Elizabeth Warren was the future, once. Now that she’s entering the Democratic presidential primary, though, she’s a stale politician pushing stale policies that would preserve the status quo.

The Massachusetts senator has been the most eloquent and most consistent Democrat at arguing that the game is rigged today in America’s politics and economy. In announcing the first official stage of her presidential campaign on Monday, she spoke of problems such as inequality and then fired a shot at the culprits.

She hit close to the bull’s-eye: “The problem starts in Washington. Our government has been bought and paid for by a bunch of billionaires and giant corporations that think they get to dictate the rules that affect everyone.”

We agree wholeheartedly that Washington is a tool all too often controlled by billionaires and giant corporations.

We’ve also applauded some of Warren’s proposed lobbying reforms. She would bar Cabinet secretaries, congressmen, and senators from owning individual stocks. She would apply conflict-of-interest laws to the president and the vice president. She would extend the current short-term ban on lobbying by ex-members to a lifetime ban. All of these rules go straight at the mechanism whereby the powerful “get to dictate the rules that affect everyone,” in that these rules regulate government officials.

But after this is where Warren goes astray. Although she says the problem starts in Washington, with a “bought and paid for” government, she inexplicably wants to give the government more power.

Big government is a home game for big business. Who can better pocket the subsidies, game the rules, afford the regulations, shape the policies, and buy and pay for the politicians? Warren knows firsthand how big government serves the big and well-connected.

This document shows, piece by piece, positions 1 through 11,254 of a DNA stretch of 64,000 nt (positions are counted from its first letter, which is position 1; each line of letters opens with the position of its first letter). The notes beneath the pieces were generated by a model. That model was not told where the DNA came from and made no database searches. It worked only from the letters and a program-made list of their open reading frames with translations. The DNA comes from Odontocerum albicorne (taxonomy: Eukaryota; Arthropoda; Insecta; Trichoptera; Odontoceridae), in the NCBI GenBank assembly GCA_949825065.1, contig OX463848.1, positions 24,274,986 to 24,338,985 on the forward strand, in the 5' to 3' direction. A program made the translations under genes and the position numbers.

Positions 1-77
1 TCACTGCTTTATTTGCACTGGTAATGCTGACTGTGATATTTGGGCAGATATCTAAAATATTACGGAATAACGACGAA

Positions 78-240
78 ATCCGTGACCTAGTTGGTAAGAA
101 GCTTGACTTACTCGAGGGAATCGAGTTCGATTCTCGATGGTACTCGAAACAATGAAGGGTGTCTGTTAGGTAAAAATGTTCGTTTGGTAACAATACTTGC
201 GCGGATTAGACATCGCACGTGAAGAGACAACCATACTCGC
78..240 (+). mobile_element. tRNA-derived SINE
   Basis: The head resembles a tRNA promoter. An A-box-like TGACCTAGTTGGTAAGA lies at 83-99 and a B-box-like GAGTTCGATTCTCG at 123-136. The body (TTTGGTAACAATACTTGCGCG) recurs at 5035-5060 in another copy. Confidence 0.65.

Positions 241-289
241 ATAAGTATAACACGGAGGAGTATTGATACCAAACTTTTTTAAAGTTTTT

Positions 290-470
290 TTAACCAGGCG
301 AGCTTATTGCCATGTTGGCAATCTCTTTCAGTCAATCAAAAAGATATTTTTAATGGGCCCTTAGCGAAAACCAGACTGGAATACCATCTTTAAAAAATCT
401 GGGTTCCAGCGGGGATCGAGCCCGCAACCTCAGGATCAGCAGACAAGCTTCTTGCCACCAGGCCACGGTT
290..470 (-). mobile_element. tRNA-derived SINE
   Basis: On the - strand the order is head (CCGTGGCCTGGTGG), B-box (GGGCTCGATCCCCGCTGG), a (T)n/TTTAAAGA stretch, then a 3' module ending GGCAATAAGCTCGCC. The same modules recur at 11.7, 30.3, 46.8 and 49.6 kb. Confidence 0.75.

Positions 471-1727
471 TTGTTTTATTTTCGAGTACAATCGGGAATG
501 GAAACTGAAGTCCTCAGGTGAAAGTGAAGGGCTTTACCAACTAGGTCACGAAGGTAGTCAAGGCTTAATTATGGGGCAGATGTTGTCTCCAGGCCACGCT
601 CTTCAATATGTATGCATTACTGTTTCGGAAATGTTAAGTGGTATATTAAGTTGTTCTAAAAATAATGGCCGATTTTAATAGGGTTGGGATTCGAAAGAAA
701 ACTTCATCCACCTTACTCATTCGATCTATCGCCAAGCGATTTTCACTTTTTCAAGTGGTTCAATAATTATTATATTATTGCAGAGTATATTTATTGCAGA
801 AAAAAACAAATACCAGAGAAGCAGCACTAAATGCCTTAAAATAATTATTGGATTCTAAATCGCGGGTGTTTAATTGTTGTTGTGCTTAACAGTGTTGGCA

Warren touts her favored regulations by pointing out how much big business loves them. “Industry leading firms including Vanguard, TIAA, and Transamerica expressed their support for the rule,” Warren’s office bragged of her proposal to force stock brokers to adopt the business model these giants use. She actually held up the support of BlackRock and Capital One to demonstrate the virtue of her favored rule.

Warren has been a champion for the medical-device industry, as laid out in a 2015 Time magazine piece. “Warren’s coziness with those companies is now earning her criticism within her party, with one former Democratic Senate staffer describing some of her positions as ‘repulsive.’”

The military-industrial complex is another beneficiary of Warren’s big-government largesse, profiting from her support for export subsidies and defense earmarks.

Subsidy suckling big businesses aren’t the only elite beneficiaries of Warren’s big-government plans. On Monday, she mentioned student debt relief. That’s a subsidy for the elites, as the working class isn’t primarily going to college and data show that tuition subsidies don’t really lead to more working-class graduations from college.

Warren is not alone in portraying her politics-for-elites as populism. Everyone from former Democratic presidential candidate Hillary Clinton to Sen. Sherrod Brown, D-Ohio, have played a similar game. That may be what sinks Warren: She’s old hat, now, in a party filled with younger, more interesting characters.

The whole party has tacked hard to the left. What seemed edgy about Warren in 2010 is now nothing out of the ordinary: more big government serving the well-connected.

The Washington Examiner

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